Bluebird bio has announced updated results from a clinical development programme evaluating its investigational Lenti-D gene therapy in patients with cerebral adrenoleukodystrophy (CALD).

The primary efficacy endpoint in the study is the proportion of patients who are alive and free of major functional disabilities at month 24. Of those patients who have or would have reached 24 months of follow-up and completed the study, 88% continue to be alive and major functional disabilities-free in a long-term follow-up study.

Further data show that three out of the 32 treated patients did not or will not meet the primary efficacy endpoint; two patients withdrew from the study at “investigator discretion,” and one experienced rapid disease progression early on-study resulting in MFDs and death.

The company also announced that the 14 patients currently on-study have less than 24 months of follow-up and have shown no evidence of MFDs.

“With the longest follow-up from the Phase II/III Starbeam study now up to five years, the data show that all boys with CALD who were treated with Lenti-D and were free of major functional disabilities at 24 months continued to be major functional disabilities -free,” explained David Davidson, chief medical officer of the company.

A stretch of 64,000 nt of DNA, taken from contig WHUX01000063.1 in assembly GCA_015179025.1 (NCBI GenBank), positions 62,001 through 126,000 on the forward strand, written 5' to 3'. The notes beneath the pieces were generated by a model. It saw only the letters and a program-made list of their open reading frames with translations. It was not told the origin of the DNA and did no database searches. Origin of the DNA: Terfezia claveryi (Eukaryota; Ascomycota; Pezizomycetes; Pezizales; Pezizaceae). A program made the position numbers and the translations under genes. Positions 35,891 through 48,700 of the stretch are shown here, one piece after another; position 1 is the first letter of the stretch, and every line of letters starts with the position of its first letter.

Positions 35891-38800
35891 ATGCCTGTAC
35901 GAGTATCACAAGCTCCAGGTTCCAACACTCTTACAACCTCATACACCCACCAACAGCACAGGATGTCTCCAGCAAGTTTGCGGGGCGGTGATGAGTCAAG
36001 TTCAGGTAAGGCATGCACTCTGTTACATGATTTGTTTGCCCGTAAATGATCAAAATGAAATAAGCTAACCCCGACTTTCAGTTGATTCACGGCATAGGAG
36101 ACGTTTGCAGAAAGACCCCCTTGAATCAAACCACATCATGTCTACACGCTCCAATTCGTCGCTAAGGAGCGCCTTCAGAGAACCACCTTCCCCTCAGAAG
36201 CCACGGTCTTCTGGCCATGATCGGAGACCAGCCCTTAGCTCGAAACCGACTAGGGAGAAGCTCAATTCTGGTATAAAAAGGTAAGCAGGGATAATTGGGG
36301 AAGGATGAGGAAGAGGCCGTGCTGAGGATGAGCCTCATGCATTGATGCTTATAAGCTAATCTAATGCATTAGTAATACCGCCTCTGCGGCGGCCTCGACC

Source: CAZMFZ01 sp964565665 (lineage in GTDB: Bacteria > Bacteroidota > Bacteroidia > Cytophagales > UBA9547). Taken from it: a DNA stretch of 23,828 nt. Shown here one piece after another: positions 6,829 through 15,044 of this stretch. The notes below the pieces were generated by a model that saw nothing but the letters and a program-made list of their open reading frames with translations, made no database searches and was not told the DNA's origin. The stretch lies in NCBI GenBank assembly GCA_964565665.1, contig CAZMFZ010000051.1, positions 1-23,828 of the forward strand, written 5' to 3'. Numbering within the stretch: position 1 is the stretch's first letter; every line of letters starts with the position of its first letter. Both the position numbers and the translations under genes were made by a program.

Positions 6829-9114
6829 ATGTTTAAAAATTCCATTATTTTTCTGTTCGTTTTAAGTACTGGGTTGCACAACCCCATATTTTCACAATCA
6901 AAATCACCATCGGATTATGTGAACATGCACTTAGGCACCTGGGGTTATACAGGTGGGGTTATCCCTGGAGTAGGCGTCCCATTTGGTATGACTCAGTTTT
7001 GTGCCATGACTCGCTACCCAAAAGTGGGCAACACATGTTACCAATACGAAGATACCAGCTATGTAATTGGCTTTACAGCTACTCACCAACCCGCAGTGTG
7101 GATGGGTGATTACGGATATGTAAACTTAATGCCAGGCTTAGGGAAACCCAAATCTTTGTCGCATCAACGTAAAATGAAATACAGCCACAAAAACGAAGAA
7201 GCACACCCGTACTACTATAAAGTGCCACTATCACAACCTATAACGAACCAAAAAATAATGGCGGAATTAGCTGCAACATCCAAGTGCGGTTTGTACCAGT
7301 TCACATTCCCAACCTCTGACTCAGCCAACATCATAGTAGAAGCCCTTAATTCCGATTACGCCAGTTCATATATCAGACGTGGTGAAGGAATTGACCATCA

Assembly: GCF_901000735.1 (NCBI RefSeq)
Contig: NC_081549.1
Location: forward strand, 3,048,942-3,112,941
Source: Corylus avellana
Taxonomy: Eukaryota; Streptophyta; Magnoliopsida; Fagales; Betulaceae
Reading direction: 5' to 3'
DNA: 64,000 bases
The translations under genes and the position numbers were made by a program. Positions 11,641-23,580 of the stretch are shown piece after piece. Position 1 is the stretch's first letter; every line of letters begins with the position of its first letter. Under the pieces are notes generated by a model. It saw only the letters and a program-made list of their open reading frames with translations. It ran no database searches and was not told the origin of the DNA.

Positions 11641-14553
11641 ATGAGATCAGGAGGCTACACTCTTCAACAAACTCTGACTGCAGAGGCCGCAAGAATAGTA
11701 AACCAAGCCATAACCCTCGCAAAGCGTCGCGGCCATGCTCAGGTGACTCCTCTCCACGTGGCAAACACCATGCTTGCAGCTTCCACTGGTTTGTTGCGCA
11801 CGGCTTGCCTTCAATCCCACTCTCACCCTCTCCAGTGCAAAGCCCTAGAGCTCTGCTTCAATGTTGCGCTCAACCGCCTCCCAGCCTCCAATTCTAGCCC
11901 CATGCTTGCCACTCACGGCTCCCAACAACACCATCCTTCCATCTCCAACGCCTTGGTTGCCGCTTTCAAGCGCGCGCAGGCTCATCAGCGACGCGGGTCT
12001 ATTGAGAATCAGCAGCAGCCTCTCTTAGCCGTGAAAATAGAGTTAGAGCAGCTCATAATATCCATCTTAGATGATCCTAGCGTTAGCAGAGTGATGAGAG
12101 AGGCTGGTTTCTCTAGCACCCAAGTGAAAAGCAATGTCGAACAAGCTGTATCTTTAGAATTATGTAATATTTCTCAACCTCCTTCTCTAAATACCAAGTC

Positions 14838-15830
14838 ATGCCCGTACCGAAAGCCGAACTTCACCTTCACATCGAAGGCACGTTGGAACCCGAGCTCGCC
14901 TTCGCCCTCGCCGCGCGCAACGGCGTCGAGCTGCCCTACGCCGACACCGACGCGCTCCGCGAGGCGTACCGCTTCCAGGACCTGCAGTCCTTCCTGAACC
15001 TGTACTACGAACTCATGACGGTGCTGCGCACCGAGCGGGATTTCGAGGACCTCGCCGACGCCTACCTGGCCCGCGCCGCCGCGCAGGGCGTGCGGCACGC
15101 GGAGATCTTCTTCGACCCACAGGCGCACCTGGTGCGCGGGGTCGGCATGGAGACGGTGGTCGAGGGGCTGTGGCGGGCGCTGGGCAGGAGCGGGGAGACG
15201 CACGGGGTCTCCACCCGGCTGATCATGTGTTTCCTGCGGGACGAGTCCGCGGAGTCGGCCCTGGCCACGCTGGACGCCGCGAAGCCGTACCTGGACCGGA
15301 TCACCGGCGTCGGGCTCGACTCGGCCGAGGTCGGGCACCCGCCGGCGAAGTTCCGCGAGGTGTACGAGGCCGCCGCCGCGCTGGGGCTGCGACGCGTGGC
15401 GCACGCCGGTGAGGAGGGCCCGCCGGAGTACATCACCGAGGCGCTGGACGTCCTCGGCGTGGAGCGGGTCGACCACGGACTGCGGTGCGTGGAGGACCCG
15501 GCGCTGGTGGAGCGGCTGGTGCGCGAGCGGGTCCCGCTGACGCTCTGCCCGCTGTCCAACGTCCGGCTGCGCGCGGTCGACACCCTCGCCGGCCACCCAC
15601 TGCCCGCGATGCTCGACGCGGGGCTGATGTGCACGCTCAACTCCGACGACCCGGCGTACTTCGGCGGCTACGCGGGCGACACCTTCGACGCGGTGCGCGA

He continued, “Importantly, there were no reports of graft failure or treatment-related mortality, and adverse events were generally consistent with myeloablative conditioning. These results support the potential of Lenti-D as a treatment for CALD, which we hope may become an option for the boys and their families affected by this devastating disease.”

CALD is the most severe manifestation of adrenoleukodystrophy (ALD), a rare metabolic disorder. Approximately 35-40% of boys diagnosed with ALD will progress to CALD, typically between the ages of three and 12 years. It is characterised by a rapidly progressive neurologic decline leading to severe loss of neurologic function and death, in most untreated patients.